It wasn’t the first time Montana’s double agent played this game; the Baucus record is strewn with sellouts of liberal principle. In 2001, he joined with Republicans to formulate the Bush tax cut for the wealthy. Again, in 2003, he helped Bush and the GOP enact the Medicare prescription drug benefit that turned drug coverage for seniors over to the pharmaceutical industry with no negotiated prices allowed. In 2005, he supported the pro-corporate Bush bankruptcy “reform” bill.

Fast forward to 2014, and this confidant of Republicans had moved on from Snowe and Grassley to find other allies on the right. Most recently, he’d been working in tandem with Rep. Dave Camp (R-Mich.), chairman of the GOP House Ways and Means Committee, to enshrine corporate-friendly tax and trade policies.

On taxes, the Baucus goal was nothing less than to rewrite the federal tax code for the first time since the Reagan presidency. As usual, the effort was being billed as tax simplification and reform, always the rhetorical prelude to watering down progressive taxation. Baucus himself talked about the necessity of “compromise” with Republicans, who have already rejected anything liable to increase assessments, so any future negotiated reform will inevitably go in the opposite direction.

As time wound down to his departure for China, Montana’s political chameleon concentrated his efforts on corporate taxation. Mindful of Wall Street’s proliferating global interests, Baucus proposed to permanently shelter from the IRS the profits made by American corporate subsidiaries operating abroad except when derived from goods sold directly to the US market, leaving untouched (assuming some local taxes were paid) the increasing proportion of multinational profits acquired by sales in foreign countries. He did suggest taxing the billions in corporate earnings that have been “parked” for years in overseas tax havens (a good thing), but only at 20%, a fraction of the current domestic rate of 35% — itself to be reduced to under 30%.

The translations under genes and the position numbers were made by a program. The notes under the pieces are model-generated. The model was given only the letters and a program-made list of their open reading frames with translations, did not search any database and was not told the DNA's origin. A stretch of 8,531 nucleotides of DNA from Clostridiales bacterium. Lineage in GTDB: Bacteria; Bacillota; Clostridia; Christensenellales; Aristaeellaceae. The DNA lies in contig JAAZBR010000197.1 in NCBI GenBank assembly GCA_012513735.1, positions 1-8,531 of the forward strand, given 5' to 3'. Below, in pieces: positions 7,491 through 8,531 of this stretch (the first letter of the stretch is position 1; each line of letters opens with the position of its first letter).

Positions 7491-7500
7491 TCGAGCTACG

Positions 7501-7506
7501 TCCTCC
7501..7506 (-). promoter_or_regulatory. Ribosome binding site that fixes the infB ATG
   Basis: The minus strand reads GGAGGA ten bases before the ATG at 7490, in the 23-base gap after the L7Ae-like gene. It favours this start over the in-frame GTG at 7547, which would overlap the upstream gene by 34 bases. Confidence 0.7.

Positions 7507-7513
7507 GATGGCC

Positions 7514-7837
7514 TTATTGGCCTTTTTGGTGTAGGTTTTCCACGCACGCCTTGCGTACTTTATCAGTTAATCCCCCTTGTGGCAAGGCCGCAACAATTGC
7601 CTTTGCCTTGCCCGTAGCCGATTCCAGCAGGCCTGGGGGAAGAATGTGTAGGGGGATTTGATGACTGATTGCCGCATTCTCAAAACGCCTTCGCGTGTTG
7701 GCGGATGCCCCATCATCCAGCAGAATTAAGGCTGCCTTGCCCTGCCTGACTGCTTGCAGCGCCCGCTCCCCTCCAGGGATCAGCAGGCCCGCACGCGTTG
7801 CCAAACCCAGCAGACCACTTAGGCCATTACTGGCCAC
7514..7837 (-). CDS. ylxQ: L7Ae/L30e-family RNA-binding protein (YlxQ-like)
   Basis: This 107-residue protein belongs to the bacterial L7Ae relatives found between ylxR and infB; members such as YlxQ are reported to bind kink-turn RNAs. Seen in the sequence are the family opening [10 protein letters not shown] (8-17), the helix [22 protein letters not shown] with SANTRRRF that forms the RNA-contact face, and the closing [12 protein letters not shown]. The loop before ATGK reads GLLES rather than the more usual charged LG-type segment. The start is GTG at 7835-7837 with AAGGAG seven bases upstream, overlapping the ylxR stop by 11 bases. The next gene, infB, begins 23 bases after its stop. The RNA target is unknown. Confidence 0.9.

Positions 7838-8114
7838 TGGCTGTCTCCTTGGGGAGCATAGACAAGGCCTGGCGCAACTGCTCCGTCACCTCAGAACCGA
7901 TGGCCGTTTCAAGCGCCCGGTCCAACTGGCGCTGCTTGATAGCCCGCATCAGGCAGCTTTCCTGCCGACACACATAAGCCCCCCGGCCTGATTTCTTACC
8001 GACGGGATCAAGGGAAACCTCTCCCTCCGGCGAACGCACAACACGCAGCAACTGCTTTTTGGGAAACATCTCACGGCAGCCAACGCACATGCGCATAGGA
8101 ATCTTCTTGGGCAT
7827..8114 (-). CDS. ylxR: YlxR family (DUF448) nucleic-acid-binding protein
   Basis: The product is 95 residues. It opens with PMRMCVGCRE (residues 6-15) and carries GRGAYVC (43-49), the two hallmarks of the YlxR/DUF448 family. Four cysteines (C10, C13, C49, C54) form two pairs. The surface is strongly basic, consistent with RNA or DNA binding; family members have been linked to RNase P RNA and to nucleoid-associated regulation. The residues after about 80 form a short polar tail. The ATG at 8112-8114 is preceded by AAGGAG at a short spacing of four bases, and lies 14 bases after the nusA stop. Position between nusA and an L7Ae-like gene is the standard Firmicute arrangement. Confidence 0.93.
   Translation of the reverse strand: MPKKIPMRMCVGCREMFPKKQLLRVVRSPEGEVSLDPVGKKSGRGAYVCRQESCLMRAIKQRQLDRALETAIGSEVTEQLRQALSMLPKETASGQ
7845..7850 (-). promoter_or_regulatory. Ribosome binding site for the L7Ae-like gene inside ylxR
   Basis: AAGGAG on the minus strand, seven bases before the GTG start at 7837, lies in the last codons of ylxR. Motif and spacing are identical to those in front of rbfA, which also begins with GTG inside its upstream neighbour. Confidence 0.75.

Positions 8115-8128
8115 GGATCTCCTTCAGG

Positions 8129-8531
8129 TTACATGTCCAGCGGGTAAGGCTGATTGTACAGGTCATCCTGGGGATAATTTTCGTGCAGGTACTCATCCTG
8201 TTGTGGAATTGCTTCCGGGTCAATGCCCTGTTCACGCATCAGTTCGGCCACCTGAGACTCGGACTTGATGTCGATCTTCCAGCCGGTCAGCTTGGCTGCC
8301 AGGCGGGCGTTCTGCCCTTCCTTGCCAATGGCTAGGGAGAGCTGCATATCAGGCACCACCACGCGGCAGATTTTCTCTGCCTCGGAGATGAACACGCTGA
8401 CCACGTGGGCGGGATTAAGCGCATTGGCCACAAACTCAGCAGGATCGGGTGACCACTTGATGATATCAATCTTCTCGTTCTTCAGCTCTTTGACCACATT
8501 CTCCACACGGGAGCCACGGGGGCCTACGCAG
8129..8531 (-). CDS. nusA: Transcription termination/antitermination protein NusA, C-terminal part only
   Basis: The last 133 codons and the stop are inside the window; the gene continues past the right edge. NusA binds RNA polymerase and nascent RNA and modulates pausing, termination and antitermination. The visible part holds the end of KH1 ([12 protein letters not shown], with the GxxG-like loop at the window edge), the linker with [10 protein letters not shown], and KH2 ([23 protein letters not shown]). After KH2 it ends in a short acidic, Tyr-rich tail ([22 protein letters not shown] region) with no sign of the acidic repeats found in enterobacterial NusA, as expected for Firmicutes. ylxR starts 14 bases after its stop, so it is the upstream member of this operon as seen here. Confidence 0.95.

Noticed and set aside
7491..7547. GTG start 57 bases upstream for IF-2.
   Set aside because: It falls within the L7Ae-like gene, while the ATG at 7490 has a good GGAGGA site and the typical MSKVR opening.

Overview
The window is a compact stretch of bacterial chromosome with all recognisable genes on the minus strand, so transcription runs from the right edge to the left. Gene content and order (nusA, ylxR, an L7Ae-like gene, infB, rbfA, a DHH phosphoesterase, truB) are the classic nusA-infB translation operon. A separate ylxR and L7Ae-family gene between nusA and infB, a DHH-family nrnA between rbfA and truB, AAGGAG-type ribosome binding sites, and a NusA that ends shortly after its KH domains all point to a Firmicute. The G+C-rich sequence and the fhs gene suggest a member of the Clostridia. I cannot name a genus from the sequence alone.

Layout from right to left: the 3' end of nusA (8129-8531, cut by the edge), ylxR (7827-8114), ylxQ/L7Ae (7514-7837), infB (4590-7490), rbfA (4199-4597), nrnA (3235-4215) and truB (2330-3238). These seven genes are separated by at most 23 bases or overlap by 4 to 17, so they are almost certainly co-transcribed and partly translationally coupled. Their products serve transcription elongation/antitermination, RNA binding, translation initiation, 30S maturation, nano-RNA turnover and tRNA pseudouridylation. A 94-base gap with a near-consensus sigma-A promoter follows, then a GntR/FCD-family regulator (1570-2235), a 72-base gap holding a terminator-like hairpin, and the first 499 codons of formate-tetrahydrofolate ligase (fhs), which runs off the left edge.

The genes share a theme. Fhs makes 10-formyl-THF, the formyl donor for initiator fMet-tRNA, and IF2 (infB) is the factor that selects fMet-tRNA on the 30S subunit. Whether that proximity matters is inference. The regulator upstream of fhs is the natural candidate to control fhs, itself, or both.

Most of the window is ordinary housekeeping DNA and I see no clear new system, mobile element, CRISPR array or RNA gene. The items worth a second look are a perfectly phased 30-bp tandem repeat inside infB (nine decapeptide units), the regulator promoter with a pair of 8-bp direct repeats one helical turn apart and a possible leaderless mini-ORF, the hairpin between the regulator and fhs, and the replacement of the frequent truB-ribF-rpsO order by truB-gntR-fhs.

Baucus’ slap-on-the-wrist corporate-tax overhaul, an expression of his pro-business bias, was to be reinforced by his other farewell crusade, attempted passage of the Trans-Pacific Partnership free-trade agreement (TPP) by means of fast-track trade promotion authority (TPA); fast track, which would allow this semi-secret sweetheart deal for the corporate multinationals to slide through on a simple up-or-down vote minus inconvenient amendments or congressional discussion, was strenuously pursued by Baucus’ Finance Committee, led by the chairman and his pal conservative ranking Republican Orrin Hatch of Utah. More bipartisanship in action.

Fast track (lately criticized by Senate Majority Leader Harry Reid of Nevada, who is at last earning his money) has been requested by the Obama White House through its congressional liaison US Trade Representative Michael Froman, the most recent refugee from Citigroup to infiltrate this corporate-top-heavy administration. But TPA’s main congressional water carrier, who needed little convincing, was Max Baucus, and it may just be that his consummated ambassadorship is his just recompense for services rendered. How could we miss you, Max, if you hadn’t left?

Editor’s Note: Baucus resigned his seat Feb. 6 after the Senate confirmed his nomination as ambassador to China. Montana’s Democratic governor appointed his Lt. Gov. John Walsh (D), who was sworn in Feb. 11 as Baucus’ replacement. Baucus’ Finance Committee gavel has gone to Sen. Ron Wyden (D-Ore.).

Wayne O’Leary is a writer in Orono, Maine, specializing in political economy. He is the author of two prizewinning books.

From The Progressive Populist, March 15, 2014